By David J. Mitchell
River Parishes bureau
June 11, 2012
Steelmaker Nucor Corp. said Monday a federal court in New Orleans should not halt construction of its new iron plant in St. James Parish unless pending state court challenges or environmental regulators first stay or overturn the facility’s air permits.
Neighboring grain elevator Zen-Noh Grain Corp. filed suit in April in U.S. District Court to stop construction of the direct reduced iron plant near Rome-ville until the permits it’s challenging are properly issued.
Zen-Noh is concerned about air quality impacts on the purity of its grain.
Construction on Nucor’s $750 million DRI plant began last year at its 4,000-acre site along the Mississippi River. The natural gas-fired plant will prepare iron ore pellets for steelmaking.
The DRI plant is the first of possibly five phases for a steel complex Nucor is planning over several years worth $3.4 billion.
Nucor, of Charlotte, N.C., filed the response Monday and contends that the plant work is occurring under proper air permits.
The response says that Zen-Noh has two pending state court suits against the Louisiana Department of Environmental Quality over permits related to the Nucor facility, among other court challenges and administrative appeals with DEQ and the U.S. Environmental Protection Agency.
“Defendants contend that unless and until the permits are revoked or modified by LDEQ or EPA or there has been a finding on the merits by the 19th Judicial District Court or a Louisiana appellate court that CEM is constructing the DRI facility without a permit, the court does not have the power to enjoin the construction,” Nucor’s response says.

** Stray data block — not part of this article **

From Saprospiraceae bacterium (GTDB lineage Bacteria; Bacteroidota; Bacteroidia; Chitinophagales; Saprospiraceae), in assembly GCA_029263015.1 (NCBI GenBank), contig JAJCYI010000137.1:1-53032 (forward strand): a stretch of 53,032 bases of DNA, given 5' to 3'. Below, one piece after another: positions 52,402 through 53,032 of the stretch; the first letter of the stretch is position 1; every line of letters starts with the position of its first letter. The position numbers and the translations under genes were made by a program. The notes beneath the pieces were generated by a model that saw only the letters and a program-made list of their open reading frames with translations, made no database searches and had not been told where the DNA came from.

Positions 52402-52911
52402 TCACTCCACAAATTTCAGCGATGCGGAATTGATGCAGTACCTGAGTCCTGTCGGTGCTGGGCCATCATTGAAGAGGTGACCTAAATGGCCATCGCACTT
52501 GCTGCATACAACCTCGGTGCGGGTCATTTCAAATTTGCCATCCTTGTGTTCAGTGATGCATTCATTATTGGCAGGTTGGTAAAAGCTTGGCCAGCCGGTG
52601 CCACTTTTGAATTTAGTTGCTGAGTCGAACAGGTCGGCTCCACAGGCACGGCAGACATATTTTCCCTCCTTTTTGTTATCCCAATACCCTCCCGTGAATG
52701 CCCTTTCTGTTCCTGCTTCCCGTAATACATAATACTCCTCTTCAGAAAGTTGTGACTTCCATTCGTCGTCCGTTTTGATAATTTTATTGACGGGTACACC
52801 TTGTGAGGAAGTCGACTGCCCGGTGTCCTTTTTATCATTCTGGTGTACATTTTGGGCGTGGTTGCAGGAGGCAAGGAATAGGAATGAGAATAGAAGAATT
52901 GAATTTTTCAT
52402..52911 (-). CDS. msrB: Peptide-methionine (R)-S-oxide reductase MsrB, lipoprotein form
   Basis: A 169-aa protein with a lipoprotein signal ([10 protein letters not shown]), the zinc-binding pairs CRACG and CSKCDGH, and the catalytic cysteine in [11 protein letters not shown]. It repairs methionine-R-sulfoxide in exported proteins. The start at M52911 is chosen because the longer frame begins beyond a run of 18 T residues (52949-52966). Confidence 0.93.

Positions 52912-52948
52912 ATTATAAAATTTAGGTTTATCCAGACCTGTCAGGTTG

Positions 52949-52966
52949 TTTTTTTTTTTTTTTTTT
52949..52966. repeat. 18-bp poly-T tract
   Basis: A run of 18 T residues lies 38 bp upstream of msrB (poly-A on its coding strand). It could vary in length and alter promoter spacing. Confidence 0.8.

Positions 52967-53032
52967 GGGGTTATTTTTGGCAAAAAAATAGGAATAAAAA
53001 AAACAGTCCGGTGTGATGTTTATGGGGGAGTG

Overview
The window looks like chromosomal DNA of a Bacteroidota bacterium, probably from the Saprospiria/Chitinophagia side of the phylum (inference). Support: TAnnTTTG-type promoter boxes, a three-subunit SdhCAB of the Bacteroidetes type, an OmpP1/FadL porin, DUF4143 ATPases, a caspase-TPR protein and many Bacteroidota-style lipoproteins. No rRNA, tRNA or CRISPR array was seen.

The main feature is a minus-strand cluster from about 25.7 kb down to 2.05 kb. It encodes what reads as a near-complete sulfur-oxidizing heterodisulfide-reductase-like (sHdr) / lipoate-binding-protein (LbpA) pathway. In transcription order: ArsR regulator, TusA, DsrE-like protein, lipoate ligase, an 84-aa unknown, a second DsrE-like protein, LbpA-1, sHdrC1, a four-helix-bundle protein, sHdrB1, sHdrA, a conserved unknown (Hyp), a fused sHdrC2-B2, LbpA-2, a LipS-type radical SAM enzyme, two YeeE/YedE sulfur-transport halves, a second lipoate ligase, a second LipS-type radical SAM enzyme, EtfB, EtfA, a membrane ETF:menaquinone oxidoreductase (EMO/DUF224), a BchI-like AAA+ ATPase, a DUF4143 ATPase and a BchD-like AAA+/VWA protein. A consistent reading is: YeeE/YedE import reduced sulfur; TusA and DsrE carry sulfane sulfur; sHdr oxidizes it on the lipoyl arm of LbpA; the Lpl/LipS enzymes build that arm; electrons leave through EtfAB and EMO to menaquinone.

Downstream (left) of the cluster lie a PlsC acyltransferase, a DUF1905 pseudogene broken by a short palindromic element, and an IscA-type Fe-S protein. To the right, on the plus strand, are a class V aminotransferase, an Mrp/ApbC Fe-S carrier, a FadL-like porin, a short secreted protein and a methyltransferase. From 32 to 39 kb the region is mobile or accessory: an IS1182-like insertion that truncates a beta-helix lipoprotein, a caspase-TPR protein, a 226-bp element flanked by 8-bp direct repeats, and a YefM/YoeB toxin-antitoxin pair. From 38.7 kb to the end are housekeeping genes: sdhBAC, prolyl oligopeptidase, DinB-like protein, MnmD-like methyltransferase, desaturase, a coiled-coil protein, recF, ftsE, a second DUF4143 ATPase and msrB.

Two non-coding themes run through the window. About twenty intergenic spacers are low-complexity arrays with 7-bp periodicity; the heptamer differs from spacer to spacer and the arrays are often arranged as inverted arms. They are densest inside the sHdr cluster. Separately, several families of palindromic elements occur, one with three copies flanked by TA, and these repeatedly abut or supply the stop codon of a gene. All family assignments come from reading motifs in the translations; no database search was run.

CEM stands for Consolidated Environmental Management Inc., a company affiliated with Nucor named in Nucor air permits.
At issue in the lawsuit is a switch in iron reduction technology that Nucor made after the initial air permits were issued in January 2011.
Nucor switched from the process supplied by one company, Midrex, to another, Tenova HYL.
The lawsuit centers around whether the switch is a minor or major change and which of two air permits should have been modified: the pre-construction permit or the operational permit for the DRI plant.
Zen-Noh says the pre-construction permit, called a prevention of significant deterioration permit, should have been changed, requiring new air emissions models and more public comment.
Nucor asked DEQ to modify its Part 70 operational permit last year instead to reflect the changes and did not submit new models.
In court papers filed last month, Zen-Noh noted DEQ responded to public comments on the initial air permits that they were only for the Midrex design and do not allow Nucor to use the kind of process that Zen-Noh says Tenova uses.
“The permit is not for this process, and it was not done appropriately, and that is the nuts and bolts of the federal court suit,” Zen-Noh attorney Paul Vance said Monday.
Sam Phillips, DEQ Office of Environmental Services assistant secretary, said the initial permits were for Midrex’s technology, but DEQ determined the PSD permit did not need modification to make the switch.
He said there was no reason to redo the air emission models because the Tenova’s HYL process reduces air emissions.
“They (Zen-Noh Grain) are absolutely grasping at straws that aren’t there,” he said.
A telephone status conference is set for 10 a.m. June 14 with Judge Sarah Vance.